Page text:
A clear path to the future of work to enabling this. The demand for skills is ever-changing, and as technology develops and the requirements of the workplace evolve, employees need to be taught the skills necessary to remain valuable. In order to do so, businesses must invest in the right resources to help map out a plan for employees.

Using data analytics can help businesses identify the skills likely to be in-demand in the future, meaning they can create a clearer path for employee learning and development that prioritises these skills. Drawing insights from this data and re-training those whose roles are likely to be at risk in coming years can help to create ‘job corridors’, establishing a route to new roles for employees that are augmented by technology rather than replaced by it.

Not only could this help to prevent huge structural unemployment issues, it can also save businesses from the costly and time-consuming process of recruiting new staff compared to retraining their existing employees.   

Understanding future demand 

Faethm data shows that automation is set to have a big impact across numerous industries in 2022, some more than others. For example, almost 10% of the work undertaken in financial services and wholesale/retail have the potential to be automated next year, representing a sizeable chunk of everyday work in both industries. Whilst these numbers may be alarming, they don’t directly suggest that certain roles will soon be fully automated, with others remaining untouched.

Yes, some will be affected more than others, but the reality is that automation can be applied to a small portion of nearly all roles in any given sector. For jobs where automation will account for a significant portion of ‘work’ there is an opportunity for businesses to teach affected employees how to deal with these changes and ensure that they retain employability as the workplace evolves.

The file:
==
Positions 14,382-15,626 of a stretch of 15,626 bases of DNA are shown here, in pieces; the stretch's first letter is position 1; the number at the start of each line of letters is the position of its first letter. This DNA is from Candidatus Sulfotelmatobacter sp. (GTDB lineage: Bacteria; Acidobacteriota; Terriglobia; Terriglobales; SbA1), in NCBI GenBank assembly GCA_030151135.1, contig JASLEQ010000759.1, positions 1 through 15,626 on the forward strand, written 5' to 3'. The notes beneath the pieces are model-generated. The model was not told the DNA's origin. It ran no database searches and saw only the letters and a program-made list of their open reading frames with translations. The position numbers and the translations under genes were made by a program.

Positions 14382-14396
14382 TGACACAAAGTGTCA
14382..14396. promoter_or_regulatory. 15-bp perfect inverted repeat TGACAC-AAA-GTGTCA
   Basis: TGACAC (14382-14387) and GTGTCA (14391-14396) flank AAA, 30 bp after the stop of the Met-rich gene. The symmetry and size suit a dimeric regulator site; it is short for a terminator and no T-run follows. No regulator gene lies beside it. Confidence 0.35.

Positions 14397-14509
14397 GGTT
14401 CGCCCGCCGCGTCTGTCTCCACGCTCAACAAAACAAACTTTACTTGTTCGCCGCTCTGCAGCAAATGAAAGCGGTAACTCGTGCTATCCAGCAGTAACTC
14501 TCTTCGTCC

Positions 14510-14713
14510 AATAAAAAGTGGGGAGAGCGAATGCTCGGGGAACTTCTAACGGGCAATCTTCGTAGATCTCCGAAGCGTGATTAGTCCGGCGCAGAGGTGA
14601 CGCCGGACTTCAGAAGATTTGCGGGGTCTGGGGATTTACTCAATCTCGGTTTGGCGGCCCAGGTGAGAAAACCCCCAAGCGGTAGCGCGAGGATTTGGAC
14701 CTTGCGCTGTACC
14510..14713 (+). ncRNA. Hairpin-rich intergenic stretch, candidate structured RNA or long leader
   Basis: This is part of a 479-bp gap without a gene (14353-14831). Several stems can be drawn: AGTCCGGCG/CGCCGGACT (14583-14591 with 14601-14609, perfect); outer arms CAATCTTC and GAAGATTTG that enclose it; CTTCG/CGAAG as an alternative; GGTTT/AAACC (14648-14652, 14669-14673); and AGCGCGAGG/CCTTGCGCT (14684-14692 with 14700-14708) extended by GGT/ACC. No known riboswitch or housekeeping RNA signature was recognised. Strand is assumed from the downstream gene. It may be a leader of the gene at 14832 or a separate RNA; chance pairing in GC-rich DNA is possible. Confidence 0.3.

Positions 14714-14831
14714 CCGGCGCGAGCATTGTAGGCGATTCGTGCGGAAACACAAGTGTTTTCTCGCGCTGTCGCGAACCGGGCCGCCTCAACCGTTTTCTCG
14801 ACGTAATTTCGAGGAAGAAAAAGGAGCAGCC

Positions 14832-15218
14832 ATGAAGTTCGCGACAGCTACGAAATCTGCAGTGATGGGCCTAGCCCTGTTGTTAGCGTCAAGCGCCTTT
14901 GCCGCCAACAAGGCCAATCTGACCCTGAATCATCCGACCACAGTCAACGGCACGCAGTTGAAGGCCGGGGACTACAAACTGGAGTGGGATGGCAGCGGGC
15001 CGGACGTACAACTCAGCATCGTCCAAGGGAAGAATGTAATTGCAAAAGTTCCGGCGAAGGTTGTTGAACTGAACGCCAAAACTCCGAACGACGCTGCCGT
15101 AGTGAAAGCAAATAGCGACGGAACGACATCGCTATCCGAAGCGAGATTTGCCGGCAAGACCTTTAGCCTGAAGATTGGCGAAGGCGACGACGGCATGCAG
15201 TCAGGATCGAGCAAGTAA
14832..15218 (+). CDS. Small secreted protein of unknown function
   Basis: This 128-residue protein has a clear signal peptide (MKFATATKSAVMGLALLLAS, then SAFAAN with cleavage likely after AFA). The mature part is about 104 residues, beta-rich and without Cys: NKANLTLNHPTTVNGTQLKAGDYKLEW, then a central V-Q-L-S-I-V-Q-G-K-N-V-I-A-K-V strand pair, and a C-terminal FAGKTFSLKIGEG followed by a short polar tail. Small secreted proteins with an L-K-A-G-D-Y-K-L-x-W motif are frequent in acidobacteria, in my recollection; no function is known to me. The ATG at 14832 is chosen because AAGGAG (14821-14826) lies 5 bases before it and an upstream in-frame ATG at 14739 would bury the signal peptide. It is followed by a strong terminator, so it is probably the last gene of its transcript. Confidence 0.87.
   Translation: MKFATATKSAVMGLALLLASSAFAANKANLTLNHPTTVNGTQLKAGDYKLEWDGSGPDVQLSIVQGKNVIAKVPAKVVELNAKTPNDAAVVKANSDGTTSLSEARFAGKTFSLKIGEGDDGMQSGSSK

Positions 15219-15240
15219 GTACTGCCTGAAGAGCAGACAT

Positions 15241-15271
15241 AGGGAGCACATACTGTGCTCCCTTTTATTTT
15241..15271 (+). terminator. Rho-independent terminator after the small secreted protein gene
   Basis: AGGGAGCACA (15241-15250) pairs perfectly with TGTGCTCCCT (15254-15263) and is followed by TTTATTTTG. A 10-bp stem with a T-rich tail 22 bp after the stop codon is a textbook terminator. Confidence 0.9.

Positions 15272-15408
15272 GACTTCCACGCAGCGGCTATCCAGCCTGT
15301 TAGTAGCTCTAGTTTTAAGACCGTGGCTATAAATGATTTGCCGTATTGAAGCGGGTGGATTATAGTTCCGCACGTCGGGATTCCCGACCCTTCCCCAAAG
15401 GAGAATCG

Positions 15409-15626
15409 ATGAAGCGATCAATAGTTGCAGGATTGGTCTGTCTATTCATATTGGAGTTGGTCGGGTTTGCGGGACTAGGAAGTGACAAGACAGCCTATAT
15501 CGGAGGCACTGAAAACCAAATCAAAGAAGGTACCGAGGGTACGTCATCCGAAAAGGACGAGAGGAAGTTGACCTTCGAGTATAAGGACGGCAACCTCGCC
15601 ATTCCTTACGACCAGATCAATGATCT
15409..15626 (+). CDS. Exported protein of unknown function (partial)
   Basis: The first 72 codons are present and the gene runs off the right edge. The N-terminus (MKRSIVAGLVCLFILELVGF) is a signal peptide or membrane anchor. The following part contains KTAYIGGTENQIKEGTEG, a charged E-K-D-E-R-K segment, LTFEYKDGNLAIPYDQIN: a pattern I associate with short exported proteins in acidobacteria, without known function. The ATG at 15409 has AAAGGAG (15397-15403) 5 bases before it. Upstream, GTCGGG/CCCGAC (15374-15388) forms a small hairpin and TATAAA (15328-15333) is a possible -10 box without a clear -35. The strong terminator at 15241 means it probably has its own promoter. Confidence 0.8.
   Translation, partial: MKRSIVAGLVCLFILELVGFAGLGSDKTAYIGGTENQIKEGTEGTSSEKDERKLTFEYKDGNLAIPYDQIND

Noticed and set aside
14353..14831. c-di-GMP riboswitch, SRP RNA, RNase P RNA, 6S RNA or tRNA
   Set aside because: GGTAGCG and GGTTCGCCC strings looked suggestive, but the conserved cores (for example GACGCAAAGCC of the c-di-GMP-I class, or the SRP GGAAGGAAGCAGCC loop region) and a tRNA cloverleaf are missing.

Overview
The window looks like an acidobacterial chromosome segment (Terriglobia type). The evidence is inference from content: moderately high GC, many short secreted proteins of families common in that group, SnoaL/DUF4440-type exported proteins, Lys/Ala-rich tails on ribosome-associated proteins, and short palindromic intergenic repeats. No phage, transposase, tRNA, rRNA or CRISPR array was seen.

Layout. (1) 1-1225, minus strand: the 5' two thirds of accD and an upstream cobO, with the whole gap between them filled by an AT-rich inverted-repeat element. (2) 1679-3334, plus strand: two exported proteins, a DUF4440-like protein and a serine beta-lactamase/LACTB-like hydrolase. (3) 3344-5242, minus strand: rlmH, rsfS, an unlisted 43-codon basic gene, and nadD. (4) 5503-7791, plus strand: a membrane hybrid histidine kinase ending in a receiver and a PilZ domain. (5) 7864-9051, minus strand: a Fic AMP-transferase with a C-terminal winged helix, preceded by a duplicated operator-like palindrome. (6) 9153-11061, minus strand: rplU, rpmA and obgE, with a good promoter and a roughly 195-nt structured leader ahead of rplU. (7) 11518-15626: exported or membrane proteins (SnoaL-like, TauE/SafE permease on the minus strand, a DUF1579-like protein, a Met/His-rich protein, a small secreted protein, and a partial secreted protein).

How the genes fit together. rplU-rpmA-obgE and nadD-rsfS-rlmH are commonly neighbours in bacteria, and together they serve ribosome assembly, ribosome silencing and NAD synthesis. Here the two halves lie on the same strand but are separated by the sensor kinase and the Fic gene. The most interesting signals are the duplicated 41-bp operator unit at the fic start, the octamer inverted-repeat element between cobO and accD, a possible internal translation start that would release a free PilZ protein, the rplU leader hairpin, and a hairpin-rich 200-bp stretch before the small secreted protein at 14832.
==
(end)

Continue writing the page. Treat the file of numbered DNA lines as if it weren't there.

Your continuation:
Businesses now have a duty to their employees to guide further self-directed learning in the right direction

Take an example of someone working in the accountancy industry, a field that has a comparatively high potential for the automation of tasks. If someone in that industry expresses to their employer that they’d like to develop their skills or career further, businesses should take the opportunity to educate them on the learning paths that will equip them to deal with future demand.

There are a range of digital, cyber security or analytic skills for example, that accountants can learn quickly that can open up opportunities to transition into technology roles in the near future. 

A good appetite for learning skills is a central feature of any successful career, and employees’ concerted efforts to widen their skillsets of their own accord is a big positive to take from 2021. Businesses now have a duty to their employees to guide further self-directed learning in the right direction. Countless resources and data sets are available to ensure that employees are steered on the correct path, allowing them to not only learn the right skills, but learn how to prepare for the future – it’s up to businesses to help them do so. 

Interested in this topic? Read The future of work: Why it's time to prioritise thinking skills.

Author Profile Picture
John Rogers

Global VP

Read more from John Rogers